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Verizon Kicks Off 5G Rollout With Launch In Two Cities

Download speeds should range between 4X and 10X of the typical LTE speeds, according to Verizon.

Verizon Wednesday said that it has begun the rollout of high-speed 5G internet by turning on the service in Chicago and Minneapolis.

The ultra wideband 5G network, which can only be accessed by compatible devices, offers speeds of up to 1 Gbps, Verizon said. That amounts to a 10X improvement on average LTE speeds.

[Related: 5G Wireless in 2019: The 7 Biggest Things To Know]

However, typical download speeds for early customers in Chicago and Minneapolis are expected at less than half that amount, 450 Mbps, Verizon noted.

For the time being, only one device is 5G-capable—the Motorola Moto Z3 smartphone. The device is able to connect to 5G by using a modular add-on.

A 5G-enabled version of the Samsung Galaxy S10, previously announced but not yet released, is also reportedly planned to launch this quarter.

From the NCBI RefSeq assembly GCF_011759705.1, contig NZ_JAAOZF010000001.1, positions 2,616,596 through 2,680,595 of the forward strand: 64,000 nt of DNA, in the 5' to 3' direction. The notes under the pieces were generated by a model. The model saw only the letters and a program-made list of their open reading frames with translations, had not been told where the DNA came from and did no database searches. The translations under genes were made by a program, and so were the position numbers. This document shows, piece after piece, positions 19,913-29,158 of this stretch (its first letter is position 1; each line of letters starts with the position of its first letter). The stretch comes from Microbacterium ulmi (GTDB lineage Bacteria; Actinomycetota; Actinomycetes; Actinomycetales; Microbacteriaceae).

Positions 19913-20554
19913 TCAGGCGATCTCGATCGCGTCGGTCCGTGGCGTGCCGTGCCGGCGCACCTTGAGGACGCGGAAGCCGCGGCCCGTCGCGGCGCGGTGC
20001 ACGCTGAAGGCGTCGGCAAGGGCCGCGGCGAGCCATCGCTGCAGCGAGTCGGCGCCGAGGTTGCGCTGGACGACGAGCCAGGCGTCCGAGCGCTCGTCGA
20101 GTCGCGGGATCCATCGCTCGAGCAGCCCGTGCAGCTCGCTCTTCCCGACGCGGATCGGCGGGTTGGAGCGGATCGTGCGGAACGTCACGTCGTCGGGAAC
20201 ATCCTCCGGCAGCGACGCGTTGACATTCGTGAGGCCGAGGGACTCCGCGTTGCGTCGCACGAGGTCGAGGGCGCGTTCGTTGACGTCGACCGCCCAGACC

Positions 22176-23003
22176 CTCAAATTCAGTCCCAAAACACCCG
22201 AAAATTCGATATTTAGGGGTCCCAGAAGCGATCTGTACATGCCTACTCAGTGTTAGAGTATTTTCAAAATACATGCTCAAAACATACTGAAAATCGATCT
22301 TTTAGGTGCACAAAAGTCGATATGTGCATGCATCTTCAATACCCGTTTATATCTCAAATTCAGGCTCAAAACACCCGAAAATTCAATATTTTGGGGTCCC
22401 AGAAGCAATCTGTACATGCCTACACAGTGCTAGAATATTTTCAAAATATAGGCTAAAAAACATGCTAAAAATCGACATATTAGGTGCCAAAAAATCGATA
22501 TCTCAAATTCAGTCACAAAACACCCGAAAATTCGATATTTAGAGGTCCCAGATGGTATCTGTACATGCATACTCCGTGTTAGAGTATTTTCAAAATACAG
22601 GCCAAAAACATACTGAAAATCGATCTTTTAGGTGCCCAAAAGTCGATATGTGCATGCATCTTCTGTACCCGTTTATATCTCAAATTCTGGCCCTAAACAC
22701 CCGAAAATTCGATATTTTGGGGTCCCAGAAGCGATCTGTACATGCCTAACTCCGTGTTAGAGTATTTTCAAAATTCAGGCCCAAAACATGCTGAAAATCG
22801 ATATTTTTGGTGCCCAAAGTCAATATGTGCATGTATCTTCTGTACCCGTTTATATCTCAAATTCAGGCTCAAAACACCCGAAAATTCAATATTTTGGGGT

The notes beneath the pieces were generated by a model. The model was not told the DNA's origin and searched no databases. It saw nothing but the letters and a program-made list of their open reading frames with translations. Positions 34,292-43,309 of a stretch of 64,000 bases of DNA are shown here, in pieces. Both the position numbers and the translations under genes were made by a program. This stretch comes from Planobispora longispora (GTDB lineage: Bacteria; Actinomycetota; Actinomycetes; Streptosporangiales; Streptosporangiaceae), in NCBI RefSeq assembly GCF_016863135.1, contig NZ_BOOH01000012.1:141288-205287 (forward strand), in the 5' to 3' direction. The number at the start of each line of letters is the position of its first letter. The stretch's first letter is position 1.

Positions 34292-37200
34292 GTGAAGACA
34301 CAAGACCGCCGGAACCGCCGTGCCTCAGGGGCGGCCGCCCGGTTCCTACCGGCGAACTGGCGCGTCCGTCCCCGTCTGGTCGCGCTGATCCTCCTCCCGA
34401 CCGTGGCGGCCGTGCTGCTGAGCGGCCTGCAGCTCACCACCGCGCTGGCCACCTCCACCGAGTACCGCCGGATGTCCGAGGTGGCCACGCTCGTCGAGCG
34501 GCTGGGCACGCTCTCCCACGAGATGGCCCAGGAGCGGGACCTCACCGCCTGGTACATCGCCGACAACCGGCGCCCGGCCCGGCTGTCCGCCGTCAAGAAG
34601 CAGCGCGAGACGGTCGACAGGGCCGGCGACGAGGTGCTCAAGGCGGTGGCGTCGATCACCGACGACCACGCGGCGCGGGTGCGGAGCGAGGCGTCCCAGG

"Verizon customers will be the first in the world to have the power of 5G in their hands," said Verizon Chairman and CEO Hans Vestberg in a news release.

The launch follows Verizon's debut of a broadband 5G service for consumers, Verizon 5G Home, last October.

As carriers start to roll out 5G, "I think coverage will still be very spotty," said Marco Nielsen, vice president of managed mobility services at Stratix, a Norcross, Ga.-based MSP, in an email to CRN. "Thus the investments for the enterprise will still be some time out—although 5G can also be used for stationary internet access replacements" such as office, store and home locations, he said.

"I think it will really get interesting next year, in 2020. Then hopefully the coverage will be there, and enterprises planning to replace their mobile devices could look at mobile devices with 5G support," Nielsen said. "The price points of the new handsets supporting 5G will need to come down, which I think they will with quantity."

In the meantime, "the solutions that utilize 5G will need to be developed and thought through. I think it will mostly be video-based solutions in the short time that will utilize the low latency and high bandwidth," Nielsen said.

Eventually, augmented-, virtual- and mixed-reality solutions will be able to benefit from working with 5G, he said.

"The ability to move larger amounts of data faster will make our data usage a commodity, more transparent and increase our cloud abilities," Nielsen said.

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